Want to stay ahead of the game in fintech? Then kick-start your week with Foco’s ‘Fintech TempCheck’ – your weekly insight into what’s on the minds of the sector’s top thinkers.
The format is simple: every week we’ll pick one theme and ask one question. That’s it. This week’s theme is Open Banking.
Our question is:
"Two weeks into Open Banking, what are the lessons?"
Louise Beaumont, co-chair of the Open Banking Working Group at TechUK
That six of the nine banks weren’t fully ready for the initial Open Banking compliance deadline is disappointing but not entirely surprising as the 13 January date was always viewed as a ‘rolling start’ to Open Banking.
For consumers, Open Banking appears to be nothing more than a change of Ts and Cs and a lot of scary legalese around the dangers of sharing data with third parties. The communication from the banks to consumers and SMEs has been poor and must improve to help people understand the opportunities, as well as how to stay safe.
Benedetta Arese Lucini, CEO and co-founder of Oval Money
Open Banking is the beginning of a new era in which banks will increasingly leverage their strength in their distribution network and their existing infrastructure for transactions, partnering with consumer-friendly and data driven start-ups that can revolutionise the last mile delivery of financial services. Today, the consumer experience is cumbersome, but Open Banking APIs will mean a faster, easier and more seamless service across all providers.
For Oval Money, with due care for privacy laws and anonymisation of data, Open Banking will mean an enhanced experience for our users and account connectivity with the full range of banks. This will make the benefits of regular saving available to even more people with the opportunity to deliver customised solutions for groups that are often left out.
(Connect with Benedetta @OvalMoney)
Steve Tigar, CEO of MoneyDashboard
With five of the UK’s large banks being granted extensions by the Competition & Markets Authority, the introduction of the standards set out by Open Banking has, of course, been slower than consumers have hoped. This delay presents a challenge for fintechs that want to use Open Banking to provide a comprehensive service that all consumers, regardless of their bank, are able to enjoy.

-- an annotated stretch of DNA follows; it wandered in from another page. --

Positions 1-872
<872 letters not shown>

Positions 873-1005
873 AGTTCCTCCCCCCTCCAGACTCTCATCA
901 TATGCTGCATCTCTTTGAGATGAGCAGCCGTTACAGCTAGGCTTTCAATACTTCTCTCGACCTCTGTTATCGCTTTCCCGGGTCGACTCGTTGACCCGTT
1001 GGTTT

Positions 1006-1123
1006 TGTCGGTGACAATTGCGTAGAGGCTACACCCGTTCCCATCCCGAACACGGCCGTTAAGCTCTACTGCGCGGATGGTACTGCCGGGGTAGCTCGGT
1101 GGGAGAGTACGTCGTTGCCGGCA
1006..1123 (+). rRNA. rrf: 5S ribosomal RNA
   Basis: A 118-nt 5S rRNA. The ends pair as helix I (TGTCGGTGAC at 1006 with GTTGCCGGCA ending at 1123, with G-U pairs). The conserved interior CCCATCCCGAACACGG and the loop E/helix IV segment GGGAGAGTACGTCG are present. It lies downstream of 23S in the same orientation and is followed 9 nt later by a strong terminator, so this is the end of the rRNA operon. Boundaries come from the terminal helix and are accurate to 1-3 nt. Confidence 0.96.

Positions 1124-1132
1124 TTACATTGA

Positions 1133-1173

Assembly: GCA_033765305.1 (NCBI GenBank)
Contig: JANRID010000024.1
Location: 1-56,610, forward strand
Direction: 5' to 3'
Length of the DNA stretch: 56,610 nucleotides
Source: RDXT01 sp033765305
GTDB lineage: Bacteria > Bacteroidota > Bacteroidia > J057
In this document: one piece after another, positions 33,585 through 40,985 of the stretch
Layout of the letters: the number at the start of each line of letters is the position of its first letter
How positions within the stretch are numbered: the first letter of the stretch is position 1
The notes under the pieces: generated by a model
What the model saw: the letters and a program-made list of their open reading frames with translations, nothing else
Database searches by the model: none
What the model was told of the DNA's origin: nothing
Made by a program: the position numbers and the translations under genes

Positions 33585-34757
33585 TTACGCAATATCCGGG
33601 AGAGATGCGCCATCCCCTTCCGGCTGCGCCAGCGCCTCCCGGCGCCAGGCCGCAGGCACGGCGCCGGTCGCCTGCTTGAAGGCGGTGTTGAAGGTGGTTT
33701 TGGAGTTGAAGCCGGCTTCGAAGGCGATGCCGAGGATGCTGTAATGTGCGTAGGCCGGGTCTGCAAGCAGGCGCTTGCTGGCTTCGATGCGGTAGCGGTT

While this is the case, our users have taken comfort in the increased protections now firmly established around credential-sharing with Account Information Service Providers and will continue to enjoy services like ours without fear of contention with the guidelines previously set out by some banks' T&Cs.
(Connect with Steve @SteveTigar)
Peter Myatt, co-founder of Bean
While there have been some predictable issues, for example some banks missing the implementation deadline, it is undoubtedly good to see the industry taking a crucial step towards a standardised and regulated environment in which consumers can access their account data.
It seems a number of key players, like Bean, are holding off on launching their Open Banking solutions in the early months, instead waiting to see how the standards work now they have been launched. One thing is for sure, it is going to be an exciting year.
(Connect with Peter @usebean)
Devie Mohan, CEO of Burnmark Research
I think there are two different trends emerging in Open Banking.
This is perhaps one of the best things to happen in the fintech world – several fintech firms and startups have announced new features, new capabilities and new data points in the past two weeks.
However, the customers have said that they do not care, or see a difference around Open Banking. They say they are satisfied with their current switching capabilities (fewer than 20% of banking customers in the UK switch accounts) and 10% of people in a recent survey said they would never go for a product using Open Banking (most likely due to safety and security concerns).
(Connect with Devie @Devie_Mohan)
Catherine McGuinness, chair of policy and resources at City of London
Opening up competition in the banking sector is a welcome measure and something that promises to offer consumers more choice.
We have seen through the growth of fintech, which is burgeoning in the UK, that regulatory change really can shake up a sector for the benefit of all.
(Connect with Catherine @City_McGuinness)
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